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Old 09-06-13, 12:38 AM   #3
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This is why it really does matter how exactly the law is worded, contrary to what a lot of other people said on another recent thread. Getting the laws straightened out and stated clearly and bluntly enough that judges and lawyers can't twist them is indeed very important and in some ways the more important first step. A foundation laid ahead of time to reinforce social change when it comes rather then trying to do the social change first and having no foundation to support it so crumbles at the first real challenge raised.

FRAP laws should clearly state that it is the exception when cyclists are not permitted to "take the lane", rather then demanding they stay right always except for a few exceptions because people, especially judges, will interpret the exceptions not as the norm (even when they are) but as the rare occurrence which of course does not apply when they don't want it too and they will interpret their view and motorists view of what is and is not "safe" as being the standard rather then the good safety sense of an experienced cyclist who does actually know when it is required to take the lane for their own safety.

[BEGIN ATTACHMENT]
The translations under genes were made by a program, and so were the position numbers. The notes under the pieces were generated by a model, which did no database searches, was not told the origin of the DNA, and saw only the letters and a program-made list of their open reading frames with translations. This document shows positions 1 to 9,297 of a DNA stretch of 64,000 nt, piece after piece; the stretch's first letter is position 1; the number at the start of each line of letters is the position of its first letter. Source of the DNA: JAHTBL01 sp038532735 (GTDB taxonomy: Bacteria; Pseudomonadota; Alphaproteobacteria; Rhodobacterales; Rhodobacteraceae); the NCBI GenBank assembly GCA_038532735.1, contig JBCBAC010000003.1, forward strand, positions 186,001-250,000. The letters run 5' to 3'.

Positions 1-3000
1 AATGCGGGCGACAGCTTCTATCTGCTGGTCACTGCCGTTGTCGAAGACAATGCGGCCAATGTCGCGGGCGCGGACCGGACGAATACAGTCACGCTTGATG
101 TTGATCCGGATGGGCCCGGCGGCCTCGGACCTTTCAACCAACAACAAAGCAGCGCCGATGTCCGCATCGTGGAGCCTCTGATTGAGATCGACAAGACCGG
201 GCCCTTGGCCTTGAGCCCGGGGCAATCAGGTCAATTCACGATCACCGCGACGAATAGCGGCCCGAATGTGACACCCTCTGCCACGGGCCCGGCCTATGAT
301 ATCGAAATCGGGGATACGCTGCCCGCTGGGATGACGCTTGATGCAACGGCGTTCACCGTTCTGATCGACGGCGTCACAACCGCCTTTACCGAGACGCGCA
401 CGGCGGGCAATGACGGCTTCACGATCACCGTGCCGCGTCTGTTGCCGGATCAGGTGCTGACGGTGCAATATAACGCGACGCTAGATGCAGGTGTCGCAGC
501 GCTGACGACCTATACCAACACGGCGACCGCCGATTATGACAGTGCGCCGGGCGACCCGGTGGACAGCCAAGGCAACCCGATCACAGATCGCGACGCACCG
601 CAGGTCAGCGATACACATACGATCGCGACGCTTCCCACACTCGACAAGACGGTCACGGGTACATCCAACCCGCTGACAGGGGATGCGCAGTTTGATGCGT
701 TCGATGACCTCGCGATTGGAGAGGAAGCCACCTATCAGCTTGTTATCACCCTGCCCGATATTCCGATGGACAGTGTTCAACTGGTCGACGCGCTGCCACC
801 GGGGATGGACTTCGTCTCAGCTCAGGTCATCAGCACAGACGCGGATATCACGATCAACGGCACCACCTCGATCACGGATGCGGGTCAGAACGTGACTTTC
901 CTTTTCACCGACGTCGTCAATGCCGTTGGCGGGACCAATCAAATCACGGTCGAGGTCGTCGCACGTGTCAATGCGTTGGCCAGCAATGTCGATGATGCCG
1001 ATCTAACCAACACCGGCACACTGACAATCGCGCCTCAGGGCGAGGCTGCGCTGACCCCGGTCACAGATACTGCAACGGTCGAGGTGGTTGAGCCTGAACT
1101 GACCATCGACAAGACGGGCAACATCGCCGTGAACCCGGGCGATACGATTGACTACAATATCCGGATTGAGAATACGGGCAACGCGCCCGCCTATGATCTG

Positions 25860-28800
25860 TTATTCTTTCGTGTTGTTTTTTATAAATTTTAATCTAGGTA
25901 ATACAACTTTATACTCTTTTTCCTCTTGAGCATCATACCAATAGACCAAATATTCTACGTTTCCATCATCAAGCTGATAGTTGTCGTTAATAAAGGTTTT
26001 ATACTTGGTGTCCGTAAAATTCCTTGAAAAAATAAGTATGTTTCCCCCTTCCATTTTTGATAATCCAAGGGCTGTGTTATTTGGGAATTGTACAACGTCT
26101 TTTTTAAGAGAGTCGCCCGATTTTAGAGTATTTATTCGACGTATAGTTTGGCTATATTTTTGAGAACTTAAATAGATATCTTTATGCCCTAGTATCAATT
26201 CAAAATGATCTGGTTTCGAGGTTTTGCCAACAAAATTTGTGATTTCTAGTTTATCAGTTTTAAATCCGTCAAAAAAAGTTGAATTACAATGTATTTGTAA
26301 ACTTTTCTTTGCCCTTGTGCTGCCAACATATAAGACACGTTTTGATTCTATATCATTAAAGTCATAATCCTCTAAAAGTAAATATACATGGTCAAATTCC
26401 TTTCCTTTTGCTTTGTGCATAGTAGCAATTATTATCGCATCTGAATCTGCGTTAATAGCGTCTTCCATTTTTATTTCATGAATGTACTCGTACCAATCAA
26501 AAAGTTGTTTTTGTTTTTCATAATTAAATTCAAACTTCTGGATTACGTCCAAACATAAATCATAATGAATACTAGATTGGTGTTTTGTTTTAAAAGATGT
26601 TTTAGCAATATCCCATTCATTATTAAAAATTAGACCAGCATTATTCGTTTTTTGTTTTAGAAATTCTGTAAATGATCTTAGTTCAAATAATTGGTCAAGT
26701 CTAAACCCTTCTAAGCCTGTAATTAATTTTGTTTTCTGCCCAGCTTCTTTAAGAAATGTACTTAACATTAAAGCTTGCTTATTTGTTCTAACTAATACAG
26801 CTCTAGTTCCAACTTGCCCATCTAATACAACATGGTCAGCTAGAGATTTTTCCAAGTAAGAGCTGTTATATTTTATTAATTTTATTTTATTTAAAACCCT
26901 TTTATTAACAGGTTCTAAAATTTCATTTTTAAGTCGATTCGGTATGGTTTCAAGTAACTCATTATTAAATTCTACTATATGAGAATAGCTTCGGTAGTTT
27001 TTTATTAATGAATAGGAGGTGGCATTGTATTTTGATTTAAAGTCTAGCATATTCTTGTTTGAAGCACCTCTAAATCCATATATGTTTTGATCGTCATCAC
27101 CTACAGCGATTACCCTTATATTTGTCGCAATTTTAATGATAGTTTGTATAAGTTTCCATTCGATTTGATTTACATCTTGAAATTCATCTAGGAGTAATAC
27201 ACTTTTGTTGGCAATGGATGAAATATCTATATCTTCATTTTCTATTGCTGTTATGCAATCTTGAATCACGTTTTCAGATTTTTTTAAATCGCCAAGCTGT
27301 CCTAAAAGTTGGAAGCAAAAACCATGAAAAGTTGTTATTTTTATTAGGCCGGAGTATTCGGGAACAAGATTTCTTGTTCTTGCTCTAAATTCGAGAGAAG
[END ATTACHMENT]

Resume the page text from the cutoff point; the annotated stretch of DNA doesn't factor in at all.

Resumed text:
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Old 09-06-13, 07:30 AM   #4
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Looking at the one section of road that this particular cyclist was riding on, it has an 8ft+ paved shoulder, making me curious in what safety issues that drove cyclist to take the lane on a two lane, in each direction, and ride with 35mph, or more, traffic.